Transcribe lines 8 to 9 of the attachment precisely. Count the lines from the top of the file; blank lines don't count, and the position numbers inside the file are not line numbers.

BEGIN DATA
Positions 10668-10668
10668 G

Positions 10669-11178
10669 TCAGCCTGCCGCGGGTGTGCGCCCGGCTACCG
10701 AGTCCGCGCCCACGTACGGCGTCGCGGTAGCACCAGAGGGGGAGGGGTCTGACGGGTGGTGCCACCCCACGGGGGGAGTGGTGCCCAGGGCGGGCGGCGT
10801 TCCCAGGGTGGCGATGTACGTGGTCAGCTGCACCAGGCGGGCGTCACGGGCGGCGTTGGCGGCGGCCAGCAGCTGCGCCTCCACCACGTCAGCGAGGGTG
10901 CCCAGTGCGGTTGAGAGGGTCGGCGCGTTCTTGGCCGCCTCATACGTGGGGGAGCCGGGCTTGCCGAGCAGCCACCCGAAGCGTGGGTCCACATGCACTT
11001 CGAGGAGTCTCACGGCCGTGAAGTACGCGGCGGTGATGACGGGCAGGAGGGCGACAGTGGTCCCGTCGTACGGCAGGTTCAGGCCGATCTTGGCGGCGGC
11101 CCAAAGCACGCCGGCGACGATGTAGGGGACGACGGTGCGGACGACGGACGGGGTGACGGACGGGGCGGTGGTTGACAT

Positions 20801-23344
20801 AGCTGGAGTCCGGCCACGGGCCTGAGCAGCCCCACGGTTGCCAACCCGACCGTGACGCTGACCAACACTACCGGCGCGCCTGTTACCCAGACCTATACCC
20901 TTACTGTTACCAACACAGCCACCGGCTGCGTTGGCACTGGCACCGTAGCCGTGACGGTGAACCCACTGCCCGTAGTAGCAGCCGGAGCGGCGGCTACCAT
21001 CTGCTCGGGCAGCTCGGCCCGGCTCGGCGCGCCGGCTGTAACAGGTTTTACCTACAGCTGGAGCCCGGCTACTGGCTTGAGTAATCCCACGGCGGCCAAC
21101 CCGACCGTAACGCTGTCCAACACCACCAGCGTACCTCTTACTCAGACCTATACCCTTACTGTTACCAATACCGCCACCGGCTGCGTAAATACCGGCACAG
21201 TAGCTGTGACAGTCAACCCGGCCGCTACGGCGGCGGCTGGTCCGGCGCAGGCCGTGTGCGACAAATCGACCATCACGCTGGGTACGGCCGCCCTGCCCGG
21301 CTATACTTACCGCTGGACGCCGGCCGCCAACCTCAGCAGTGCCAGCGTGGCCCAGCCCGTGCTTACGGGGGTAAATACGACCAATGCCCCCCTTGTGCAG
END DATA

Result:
11001 CGAGGAGTCTCACGGCCGTGAAGTACGCGGCGGTGATGACGGGCAGGAGGGCGACAGTGGTCCCGTCGTACGGCAGGTTCAGGCCGATCTTGGCGGCGGC
11101 CCAAAGCACGCCGGCGACGATGTAGGGGACGACGGTGCGGACGACGGACGGGGTGACGGACGGGGCGGTGGTTGACAT